Archived Story

CPD busts meth labs, including one at hotel

Published 3:22pm Friday, June 15, 2012

Narcotics officers with Clanton Police Department worked three meth cases this week, busting two active labs, including one inside a room at Days Inn.

The first lab was found Monday after a driver on Coodey Road reported suspicious activity to patrol officers.

Officers Ronald Giles and Jason Harris went to the area and found a discarded, but still active, meth lab in a trash bag just inside the wood line at Coodey Road and Scott Drive, according to Police Chief Brian Stilwell.

Officers staked out the area to try to catch the person cooking the meth, but he or she never returned.

“The meth cook hid it in the wood line in an apparent attempt to come back later and get it,” Stilwell said. “These things are so dangerous we had to put safety first and recover the lab (rather than wait further). We have good information in this case, and I foresee charges coming very soon.”

The second active lab was found Thursday at Days Inn after Officer Chris Wilson noticed suspicious activity while checking on businesses around Exit 205. He began monitoring the person and contacted Detective Erick Smitherman, according to Stilwell.

During an investigation, an active meth lab was discovered in a room at the hotel.

Tina Leane Hope was arrested and charged with manufacturing methamphetamine, possession of a dangerous drug and possession of drug paraphernalia. She was booked in the Chilton County Jail on bonds totaling $50,000.

Also arrested was Bryan Russell Dorminey on charges of possession of a dangerous drug and possession of drug paraphernalia. He was booked in the Chilton County Jail on bonds totaling $15,000.

“These two characters took advantage of a local business to conduct illegal activity,” said Stilwell. “Now, this business has a mess to clean in order to make this room safe to rent again.”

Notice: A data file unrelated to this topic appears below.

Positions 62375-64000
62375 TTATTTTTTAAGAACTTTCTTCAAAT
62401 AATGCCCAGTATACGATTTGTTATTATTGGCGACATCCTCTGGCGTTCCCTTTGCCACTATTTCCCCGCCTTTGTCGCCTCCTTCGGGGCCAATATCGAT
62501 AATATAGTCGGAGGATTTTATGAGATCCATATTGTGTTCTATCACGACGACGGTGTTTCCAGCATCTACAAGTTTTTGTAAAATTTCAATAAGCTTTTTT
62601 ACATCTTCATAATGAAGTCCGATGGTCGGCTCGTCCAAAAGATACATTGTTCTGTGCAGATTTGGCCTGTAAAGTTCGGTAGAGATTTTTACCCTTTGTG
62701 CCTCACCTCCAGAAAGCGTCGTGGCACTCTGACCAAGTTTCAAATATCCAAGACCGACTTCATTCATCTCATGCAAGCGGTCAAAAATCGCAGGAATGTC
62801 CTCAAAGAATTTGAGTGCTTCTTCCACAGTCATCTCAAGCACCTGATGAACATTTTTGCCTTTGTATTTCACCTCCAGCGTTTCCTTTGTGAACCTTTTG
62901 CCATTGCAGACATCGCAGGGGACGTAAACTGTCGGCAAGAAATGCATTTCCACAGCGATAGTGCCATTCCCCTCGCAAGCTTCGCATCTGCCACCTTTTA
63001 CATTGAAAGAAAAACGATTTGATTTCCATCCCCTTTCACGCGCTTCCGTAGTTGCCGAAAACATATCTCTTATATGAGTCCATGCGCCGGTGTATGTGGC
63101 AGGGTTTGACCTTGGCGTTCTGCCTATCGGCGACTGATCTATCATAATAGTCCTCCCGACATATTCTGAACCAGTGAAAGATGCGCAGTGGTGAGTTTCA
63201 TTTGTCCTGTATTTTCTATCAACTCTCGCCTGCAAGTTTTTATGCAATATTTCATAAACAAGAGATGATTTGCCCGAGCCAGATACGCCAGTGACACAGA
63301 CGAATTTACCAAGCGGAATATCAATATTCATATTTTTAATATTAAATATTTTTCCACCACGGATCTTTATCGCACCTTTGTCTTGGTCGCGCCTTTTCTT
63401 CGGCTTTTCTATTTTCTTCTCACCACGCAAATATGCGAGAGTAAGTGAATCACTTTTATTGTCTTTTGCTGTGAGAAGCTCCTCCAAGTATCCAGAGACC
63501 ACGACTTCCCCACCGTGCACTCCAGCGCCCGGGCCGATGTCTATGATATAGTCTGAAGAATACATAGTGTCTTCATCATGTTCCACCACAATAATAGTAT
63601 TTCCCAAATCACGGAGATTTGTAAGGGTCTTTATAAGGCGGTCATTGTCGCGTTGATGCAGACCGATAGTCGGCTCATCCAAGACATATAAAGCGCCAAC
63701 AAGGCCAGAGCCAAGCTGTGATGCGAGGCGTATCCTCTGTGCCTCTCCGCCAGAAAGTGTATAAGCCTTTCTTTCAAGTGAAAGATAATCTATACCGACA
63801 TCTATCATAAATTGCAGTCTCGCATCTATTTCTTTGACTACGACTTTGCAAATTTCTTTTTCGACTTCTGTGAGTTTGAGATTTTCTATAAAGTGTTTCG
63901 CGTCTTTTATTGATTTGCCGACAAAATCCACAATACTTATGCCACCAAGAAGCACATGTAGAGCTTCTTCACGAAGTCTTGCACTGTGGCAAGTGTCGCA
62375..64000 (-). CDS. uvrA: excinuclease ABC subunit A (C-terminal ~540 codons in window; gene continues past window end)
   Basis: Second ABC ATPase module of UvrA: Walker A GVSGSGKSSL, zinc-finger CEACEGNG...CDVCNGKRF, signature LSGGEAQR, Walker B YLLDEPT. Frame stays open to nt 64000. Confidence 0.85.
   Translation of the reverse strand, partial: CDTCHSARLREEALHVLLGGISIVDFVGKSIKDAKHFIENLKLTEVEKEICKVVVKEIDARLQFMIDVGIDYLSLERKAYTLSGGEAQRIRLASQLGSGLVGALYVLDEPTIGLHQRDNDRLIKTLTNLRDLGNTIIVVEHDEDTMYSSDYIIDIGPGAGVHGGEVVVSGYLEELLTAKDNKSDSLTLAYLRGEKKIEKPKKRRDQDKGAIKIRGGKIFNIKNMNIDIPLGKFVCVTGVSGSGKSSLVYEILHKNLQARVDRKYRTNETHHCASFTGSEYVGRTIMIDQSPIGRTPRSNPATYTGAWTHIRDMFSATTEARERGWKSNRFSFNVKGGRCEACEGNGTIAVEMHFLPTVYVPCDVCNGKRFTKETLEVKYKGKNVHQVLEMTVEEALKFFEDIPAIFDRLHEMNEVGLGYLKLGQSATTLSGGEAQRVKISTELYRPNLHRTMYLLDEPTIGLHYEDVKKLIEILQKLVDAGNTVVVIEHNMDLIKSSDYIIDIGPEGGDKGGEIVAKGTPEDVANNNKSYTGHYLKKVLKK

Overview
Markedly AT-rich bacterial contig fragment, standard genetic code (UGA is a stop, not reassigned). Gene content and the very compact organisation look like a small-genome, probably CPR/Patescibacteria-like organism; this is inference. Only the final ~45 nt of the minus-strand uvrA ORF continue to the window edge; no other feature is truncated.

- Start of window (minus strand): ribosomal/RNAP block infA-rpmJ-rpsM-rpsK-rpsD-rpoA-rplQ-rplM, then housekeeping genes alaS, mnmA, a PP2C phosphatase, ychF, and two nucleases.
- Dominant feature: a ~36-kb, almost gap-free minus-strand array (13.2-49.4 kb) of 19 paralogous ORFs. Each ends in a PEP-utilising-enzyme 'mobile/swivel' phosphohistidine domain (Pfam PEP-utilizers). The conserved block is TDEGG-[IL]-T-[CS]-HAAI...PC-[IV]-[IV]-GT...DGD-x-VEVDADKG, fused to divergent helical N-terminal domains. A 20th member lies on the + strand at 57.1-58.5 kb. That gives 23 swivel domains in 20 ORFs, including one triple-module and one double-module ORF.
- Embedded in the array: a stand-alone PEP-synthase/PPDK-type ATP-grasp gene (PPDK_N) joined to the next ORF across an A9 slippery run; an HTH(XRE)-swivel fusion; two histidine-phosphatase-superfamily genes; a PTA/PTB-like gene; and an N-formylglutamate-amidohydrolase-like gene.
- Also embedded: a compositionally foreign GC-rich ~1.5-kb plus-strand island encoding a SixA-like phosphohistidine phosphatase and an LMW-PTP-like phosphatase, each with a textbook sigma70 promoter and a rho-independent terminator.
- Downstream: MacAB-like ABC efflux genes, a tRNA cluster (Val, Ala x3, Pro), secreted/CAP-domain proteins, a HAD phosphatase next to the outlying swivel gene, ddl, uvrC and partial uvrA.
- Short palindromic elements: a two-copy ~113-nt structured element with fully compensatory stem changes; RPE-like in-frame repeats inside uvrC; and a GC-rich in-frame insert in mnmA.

The third meth-related case happened Wednesday when Christopher Scott Crumpton was arrested during a traffic stop on Eighth Street.

Clanton detectives were in the neighborhood working on another case when Crumpton drove by and allegedly threw items out of his car window, Stilwell said.

A detective riding in an unmarked car got out and recovered the item, which turned out to be an empty Skoal can. A traffic stop was performed near Rolling Oaks Apartments, during which a substance that appears to be methamphetamine was recovered.

Crumpton was arrested and charged with possession of a dangerous drug and booked in the Chilton County Jail on bonds totaling $5,000.

The drug cases come just a few weeks after CPD Capt. David Clackley earned special certification that allows him to handle the removal and disposal of meth labs. Clackley earned the Hazardous Materials Level A Certification in May.

“These labs are very dangerous and can be ticking time bombs. If not handled properly, they can damage property, seriously injure or kill,” Stilwell said. “They are also a huge expense to the police department to dispose of properly. Unfortunately, our meth cooks don’t care about who they potentially hurt and just toss these labs in dumpsters and on the side of the road when they are done, where they could explode and hurt innocent people.”

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  • Rickey

    This is a perfect example as to how other people’s drug habits affects others. Somebody will rent that room knowing or perhaps unknowing that it was once unsafe (might still be unsafe?) Police have to clean up drug pushers mess, making it very unsafe for them, despite all precautions taken. Tax payers have to to foot the bill for room and board, on and on and on. So, YES, somebody else’s drug habit affects us all … and I don’t like it!

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  • Katherine Reece

    Meth labs leave dangerous chemical residue behind… I don’t know if Alabama has this law but other states require that if there was a meth lab in a house it HAS to be reported to any possible buyers because he’s so dangerous.

    What is Day’s Inn going to have to do to clean up that room?

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